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A few months ago, the Obama administration completed a remarkably successful run of sticking it to large corporations that make a profit in higher education. First, as part of the omnibus legislation that produced the Affordable Care Act in 2010, Obama pushed through a wholesale reform of the student loan industry, taking away tens of billions of dollars in subsidies to private banks and using the money to increase financial aid for low-income students. Then, in 2011, Obama stamped down on the excesses of for-profit colleges that have been raking in billions of dollars from federal financial aid programs while leaving students with low-value degrees and crushing debt. Under the administration’s controversial “gainful employment” rules, finalized in June, colleges whose graduates don’t earn enough money in the job market to pay back their loans will lose federal aid, a penalty that will effectively shut those colleges down.
These are exactly the kind of progressive, pro-student reforms Obama was elected to enact. But they also lead to a question: What’s next? In his first address to Congress, the president set a bold goal of regaining the international lead in college graduation by 2020. But only 10 percent of students attend for-profit colleges, and Obama’s loan reforms, while admirable, aren’t going to have a significant effect on the number of people who ultimately earn a college degree. Meanwhile, the latest research suggests that many students in traditional colleges aren’t learning very much, even as tuition is rising out of sight.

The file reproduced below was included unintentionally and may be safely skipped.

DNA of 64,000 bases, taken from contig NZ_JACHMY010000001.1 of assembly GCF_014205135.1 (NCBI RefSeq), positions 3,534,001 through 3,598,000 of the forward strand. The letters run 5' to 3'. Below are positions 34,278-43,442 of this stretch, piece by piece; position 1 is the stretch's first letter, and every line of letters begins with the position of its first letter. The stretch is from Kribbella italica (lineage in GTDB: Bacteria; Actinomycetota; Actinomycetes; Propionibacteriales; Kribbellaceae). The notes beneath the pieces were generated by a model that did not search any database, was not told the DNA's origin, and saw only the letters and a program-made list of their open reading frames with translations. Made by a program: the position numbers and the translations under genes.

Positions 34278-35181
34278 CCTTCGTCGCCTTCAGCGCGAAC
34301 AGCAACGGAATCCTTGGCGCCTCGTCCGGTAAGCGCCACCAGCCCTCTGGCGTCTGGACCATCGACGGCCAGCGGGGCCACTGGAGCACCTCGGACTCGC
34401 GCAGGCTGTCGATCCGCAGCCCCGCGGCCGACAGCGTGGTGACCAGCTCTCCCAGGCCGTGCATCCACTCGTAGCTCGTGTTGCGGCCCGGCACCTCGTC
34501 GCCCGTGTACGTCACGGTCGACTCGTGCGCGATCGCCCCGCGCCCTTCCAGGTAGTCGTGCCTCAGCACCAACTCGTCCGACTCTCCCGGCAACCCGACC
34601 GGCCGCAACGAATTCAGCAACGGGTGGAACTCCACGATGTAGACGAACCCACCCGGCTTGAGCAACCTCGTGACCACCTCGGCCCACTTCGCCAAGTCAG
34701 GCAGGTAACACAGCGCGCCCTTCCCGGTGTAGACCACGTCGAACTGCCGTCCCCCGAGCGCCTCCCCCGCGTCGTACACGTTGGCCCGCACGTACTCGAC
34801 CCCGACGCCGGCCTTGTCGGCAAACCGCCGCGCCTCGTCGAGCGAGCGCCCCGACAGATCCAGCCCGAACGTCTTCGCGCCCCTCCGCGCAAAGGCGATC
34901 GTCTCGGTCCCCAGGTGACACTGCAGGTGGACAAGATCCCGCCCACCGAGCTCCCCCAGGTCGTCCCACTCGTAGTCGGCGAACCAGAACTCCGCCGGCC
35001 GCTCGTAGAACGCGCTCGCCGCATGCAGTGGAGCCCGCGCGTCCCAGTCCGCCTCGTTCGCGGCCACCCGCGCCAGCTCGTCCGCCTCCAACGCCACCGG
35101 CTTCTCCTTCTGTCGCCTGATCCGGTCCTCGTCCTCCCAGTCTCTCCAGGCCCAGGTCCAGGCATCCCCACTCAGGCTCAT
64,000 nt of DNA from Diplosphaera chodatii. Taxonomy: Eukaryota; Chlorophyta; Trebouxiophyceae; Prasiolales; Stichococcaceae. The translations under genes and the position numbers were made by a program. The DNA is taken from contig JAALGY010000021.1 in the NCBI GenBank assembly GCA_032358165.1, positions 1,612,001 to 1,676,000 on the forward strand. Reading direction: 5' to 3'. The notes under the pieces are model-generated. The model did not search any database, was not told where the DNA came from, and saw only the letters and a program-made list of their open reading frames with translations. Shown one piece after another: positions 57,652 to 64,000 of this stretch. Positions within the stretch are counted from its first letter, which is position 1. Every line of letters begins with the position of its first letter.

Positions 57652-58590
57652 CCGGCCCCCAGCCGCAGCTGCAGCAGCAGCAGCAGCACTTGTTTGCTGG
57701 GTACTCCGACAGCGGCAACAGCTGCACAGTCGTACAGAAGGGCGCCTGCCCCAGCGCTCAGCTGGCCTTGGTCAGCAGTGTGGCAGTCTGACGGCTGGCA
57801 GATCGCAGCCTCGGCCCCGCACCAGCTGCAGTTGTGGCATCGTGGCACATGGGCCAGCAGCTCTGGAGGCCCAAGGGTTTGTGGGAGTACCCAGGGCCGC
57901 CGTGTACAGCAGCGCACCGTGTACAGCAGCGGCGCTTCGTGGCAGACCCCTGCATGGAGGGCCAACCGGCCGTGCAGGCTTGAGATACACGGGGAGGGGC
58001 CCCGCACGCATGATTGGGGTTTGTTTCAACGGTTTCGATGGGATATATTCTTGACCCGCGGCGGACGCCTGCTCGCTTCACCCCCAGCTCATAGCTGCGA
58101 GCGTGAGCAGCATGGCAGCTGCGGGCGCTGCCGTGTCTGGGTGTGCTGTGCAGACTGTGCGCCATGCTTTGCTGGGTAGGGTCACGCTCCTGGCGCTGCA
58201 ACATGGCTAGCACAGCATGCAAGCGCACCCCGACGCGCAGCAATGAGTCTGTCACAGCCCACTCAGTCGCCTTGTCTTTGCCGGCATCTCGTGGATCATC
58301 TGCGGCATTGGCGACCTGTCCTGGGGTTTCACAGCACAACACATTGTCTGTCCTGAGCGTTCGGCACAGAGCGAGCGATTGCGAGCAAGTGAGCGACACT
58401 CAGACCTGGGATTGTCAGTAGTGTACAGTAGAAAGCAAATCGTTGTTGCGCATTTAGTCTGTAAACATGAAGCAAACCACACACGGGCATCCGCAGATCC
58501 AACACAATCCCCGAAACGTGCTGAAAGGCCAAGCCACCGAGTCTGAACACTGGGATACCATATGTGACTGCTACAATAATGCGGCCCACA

For a Democratic president, battling big business is the easy part. If Obama’s 2020 goal is going to become more than an empty slogan, he’s going to have to do something considerably harder: take on the entrenched interests in the traditional public and nonprofit higher education sector and get them to do more on behalf of students and the public. That means defining what, exactly, a public-minded college should do.
We believe that the Washington Monthly college rankings provide an excellent answer to that question. Conventional rankings like those published by U.S. News & World Report are designed to show what colleges can do for you. Since 2005, our rankings have posed a different question: What are colleges doing for the country? Higher education, after all, isn’t just important for undergraduates. We all benefit when colleges produce groundbreaking research that drives economic growth, when they offer students from low-income families the path to a better life, and when they shape the character of future leaders. And we all pay for it, through hundreds of billions of dollars in public subsidies. Everyone has a stake in how that money is spent.
That’s why one-third of each college’s score on our rankings is based on social mobility: How committed are they to enrolling low-income students and helping them earn degrees? Our second category looks at research production and success at sending undergraduates on to PhDs. Finally, we give great weight to service. It’s not enough to help students look out for themselves. The best colleges encourage students to give something back...